Certainly for artists of all stripes, the unknown, the idea or the form of the tale that has not yet arrived, is what must be found. It is the job of artists to open doors and invite in prophesies, the unknown, the unfamiliar; it’s where their work comes from ... Scientists too, as J. Robert Oppenheimer once remarked, “live always at the ‘edge of mystery’ – the boundary of the unknown.” But they transform the unknown into the known, haul it in like fisherman; artists get you out into that dark sea.
Natasha Hovey Artist Statement
Anatomical renderings and historical imagery allow the body to be translated from its complex layered structure to a more simplified form, often with the use of changes in dimension, scale, color, and perspective. Not unlike geographical maps, they facilitate meaning by setting up multiple systems of analysis that as a whole can be understood.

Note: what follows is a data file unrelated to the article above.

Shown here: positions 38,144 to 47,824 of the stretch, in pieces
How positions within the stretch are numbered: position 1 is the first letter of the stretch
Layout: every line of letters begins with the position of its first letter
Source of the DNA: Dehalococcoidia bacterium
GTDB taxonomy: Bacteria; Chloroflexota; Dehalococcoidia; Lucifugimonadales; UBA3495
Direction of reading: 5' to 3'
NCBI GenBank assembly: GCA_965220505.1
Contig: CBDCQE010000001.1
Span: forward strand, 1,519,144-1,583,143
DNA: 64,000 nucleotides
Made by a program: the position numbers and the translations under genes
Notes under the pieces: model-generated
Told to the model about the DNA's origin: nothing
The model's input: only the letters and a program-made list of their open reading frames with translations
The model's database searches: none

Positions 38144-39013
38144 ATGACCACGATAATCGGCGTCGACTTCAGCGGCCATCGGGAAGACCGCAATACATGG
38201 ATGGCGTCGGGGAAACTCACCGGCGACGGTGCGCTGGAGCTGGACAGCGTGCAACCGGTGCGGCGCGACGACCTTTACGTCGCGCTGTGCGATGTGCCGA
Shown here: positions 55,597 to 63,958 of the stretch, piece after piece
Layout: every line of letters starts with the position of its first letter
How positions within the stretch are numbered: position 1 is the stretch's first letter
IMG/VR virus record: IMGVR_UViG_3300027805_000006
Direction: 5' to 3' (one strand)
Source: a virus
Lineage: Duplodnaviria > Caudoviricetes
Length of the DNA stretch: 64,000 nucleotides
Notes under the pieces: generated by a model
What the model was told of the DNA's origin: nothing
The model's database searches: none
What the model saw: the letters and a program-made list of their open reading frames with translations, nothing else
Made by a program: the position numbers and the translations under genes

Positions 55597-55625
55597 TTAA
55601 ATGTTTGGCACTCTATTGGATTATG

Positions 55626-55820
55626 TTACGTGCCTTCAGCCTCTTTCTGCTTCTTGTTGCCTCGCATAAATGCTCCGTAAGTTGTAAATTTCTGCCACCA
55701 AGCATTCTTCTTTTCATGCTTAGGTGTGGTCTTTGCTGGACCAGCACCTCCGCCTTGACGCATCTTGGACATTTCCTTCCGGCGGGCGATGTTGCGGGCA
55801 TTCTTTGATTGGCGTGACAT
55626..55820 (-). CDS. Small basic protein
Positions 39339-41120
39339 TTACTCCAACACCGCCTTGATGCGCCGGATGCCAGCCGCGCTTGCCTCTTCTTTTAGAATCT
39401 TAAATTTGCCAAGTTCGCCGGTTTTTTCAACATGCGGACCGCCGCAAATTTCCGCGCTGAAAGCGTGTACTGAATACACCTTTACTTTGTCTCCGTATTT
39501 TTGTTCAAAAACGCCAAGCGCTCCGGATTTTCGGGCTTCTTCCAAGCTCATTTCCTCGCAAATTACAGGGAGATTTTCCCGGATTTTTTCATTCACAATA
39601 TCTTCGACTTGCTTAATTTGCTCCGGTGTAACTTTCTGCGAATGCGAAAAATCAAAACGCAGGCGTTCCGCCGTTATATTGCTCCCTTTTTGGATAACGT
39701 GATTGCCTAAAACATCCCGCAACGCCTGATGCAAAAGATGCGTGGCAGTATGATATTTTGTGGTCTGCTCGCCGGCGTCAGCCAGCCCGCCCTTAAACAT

As a sculptor my ceramic practice and research of the human physiology are often approached simultaneously utilizing metaphorical associations and microscopic imagery that seeks to make sense of my own being at a genetic level. With the use of the metaphor and anatomical imagery I remove the body from its original context allowing a highly complex system to be stripped to its most basic elements. By translating my genetic information in this way I am able to begin to understand the factors associated with genetic mutations, how these mutations occur, and my genealogy specifically investigating possible environmental factors.